Tagine PotsLamb Prune Tagine

Fourth Course: Lamb Tagine. The chunks of lamb were very savory from some spices and seasoning, and they were literally fork tender, which the celebrant raved about. Pieces of prune added a sweetness to the dish along with some fruitiness, while the sesame seeds and shards of toasted almond added some crunchy nuttiness to the dish. Amazingly, there was barely a single ounce of fat in the dish, indicating the quality of meat and the skillful kitchen.

Chicken Lemon Olive Tagine

Fifth Course: Chicken Tagine. Pieces of tender chicken have been cooked in the Tagine earthenware along with spices and seasoning to add lots of flavor while retaining the meat juices. Bits of preserved lemon and olives add their brininess as well as their fruity flavors to the dish. This is one of my favorite Moroccan dishes and they get it right here.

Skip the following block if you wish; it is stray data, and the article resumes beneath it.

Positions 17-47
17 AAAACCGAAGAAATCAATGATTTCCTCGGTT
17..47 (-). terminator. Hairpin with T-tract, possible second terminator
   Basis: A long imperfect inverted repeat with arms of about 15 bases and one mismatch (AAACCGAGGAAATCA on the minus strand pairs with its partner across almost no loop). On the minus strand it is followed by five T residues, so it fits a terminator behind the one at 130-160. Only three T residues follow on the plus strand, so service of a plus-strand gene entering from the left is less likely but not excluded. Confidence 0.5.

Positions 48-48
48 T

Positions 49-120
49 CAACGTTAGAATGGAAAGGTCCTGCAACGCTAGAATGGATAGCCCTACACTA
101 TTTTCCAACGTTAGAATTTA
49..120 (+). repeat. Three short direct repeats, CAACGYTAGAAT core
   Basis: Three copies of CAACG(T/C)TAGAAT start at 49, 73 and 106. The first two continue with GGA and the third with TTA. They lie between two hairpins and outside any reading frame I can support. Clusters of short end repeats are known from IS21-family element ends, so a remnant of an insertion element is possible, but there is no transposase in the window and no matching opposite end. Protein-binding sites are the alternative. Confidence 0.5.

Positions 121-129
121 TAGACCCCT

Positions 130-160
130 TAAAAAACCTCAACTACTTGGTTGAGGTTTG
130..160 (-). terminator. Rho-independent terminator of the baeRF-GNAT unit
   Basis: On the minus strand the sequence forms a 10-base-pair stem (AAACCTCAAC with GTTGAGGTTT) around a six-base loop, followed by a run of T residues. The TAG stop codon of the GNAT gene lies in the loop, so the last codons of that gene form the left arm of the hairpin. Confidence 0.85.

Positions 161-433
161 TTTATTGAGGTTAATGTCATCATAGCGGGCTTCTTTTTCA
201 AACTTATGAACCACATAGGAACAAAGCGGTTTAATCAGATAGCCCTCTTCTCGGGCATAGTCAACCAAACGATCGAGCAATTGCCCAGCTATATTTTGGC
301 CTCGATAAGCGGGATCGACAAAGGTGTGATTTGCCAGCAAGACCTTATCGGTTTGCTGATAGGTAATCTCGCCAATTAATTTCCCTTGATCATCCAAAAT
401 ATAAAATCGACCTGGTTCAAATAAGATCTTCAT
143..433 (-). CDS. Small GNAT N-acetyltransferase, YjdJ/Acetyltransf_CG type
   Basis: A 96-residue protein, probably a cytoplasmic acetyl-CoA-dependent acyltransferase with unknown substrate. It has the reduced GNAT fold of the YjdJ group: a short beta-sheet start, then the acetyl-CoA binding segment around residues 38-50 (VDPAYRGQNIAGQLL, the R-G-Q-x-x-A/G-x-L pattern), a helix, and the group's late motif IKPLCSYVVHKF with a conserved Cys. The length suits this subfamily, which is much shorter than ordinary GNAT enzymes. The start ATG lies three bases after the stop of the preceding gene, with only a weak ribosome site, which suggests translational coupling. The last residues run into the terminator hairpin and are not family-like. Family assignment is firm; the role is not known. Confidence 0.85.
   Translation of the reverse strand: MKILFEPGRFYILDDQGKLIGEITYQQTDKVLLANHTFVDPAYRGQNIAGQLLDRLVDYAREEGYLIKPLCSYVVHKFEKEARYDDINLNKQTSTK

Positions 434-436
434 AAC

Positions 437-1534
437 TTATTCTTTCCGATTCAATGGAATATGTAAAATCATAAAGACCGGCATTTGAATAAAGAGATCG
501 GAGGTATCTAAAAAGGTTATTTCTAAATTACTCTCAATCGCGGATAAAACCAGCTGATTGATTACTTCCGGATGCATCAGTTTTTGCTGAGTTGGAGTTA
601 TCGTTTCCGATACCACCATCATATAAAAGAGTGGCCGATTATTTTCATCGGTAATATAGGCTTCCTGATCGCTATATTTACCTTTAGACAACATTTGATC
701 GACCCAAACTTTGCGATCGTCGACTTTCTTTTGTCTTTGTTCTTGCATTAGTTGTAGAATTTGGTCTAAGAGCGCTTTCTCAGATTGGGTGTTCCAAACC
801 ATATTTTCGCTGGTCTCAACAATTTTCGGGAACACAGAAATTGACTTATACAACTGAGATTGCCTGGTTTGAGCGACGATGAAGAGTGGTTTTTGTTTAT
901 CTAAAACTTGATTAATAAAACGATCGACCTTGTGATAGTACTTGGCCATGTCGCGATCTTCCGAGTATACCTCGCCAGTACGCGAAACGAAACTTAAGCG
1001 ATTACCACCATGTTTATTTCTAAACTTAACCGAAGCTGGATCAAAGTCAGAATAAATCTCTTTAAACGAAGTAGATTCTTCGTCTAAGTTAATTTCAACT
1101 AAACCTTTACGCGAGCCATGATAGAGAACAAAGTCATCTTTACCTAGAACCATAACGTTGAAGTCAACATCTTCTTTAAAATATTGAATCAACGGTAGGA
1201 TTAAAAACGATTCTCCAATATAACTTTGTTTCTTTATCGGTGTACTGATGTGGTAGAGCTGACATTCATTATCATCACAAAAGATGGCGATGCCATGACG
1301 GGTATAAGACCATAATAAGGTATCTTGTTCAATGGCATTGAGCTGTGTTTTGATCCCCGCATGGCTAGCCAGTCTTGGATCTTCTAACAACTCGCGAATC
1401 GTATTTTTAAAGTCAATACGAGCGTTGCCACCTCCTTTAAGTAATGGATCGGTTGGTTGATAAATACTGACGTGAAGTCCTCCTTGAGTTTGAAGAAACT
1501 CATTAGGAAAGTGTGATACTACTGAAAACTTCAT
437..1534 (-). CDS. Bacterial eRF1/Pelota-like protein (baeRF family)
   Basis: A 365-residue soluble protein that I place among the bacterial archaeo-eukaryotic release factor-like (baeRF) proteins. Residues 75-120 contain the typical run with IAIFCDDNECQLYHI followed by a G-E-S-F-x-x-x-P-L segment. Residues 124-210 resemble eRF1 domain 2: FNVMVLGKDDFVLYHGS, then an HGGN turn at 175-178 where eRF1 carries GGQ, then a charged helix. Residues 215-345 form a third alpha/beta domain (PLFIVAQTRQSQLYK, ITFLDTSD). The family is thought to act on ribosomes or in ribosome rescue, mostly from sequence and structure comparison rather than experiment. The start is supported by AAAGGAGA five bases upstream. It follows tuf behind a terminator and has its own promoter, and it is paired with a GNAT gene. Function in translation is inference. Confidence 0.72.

Vegetable Couscous

Sixth Course: Vegetable Couscous. Another Moroccan yardstick here. The semolina grain is well-flavored here without the bits being too mushy or too wet. The vegetables were perfectly cooked and seasoned: batons of carrots and zucchini, wedges of pumpkin, ribbons of cabbage, and a mound of garbanzo beans. I was getting real full but I couldn’t stop! LOL

Mint TeaSeventh Course: Mint Tea. No respectable Moroccan restaurant will serve a meal without this cup of fragrant hot tea. It was poured table side and we enjoyed the spectacle. The tea was not too sweet and it had a hint of the mint essence. However, it was dried mint, which I would have preferred the fresh version.

Cinnamon Orange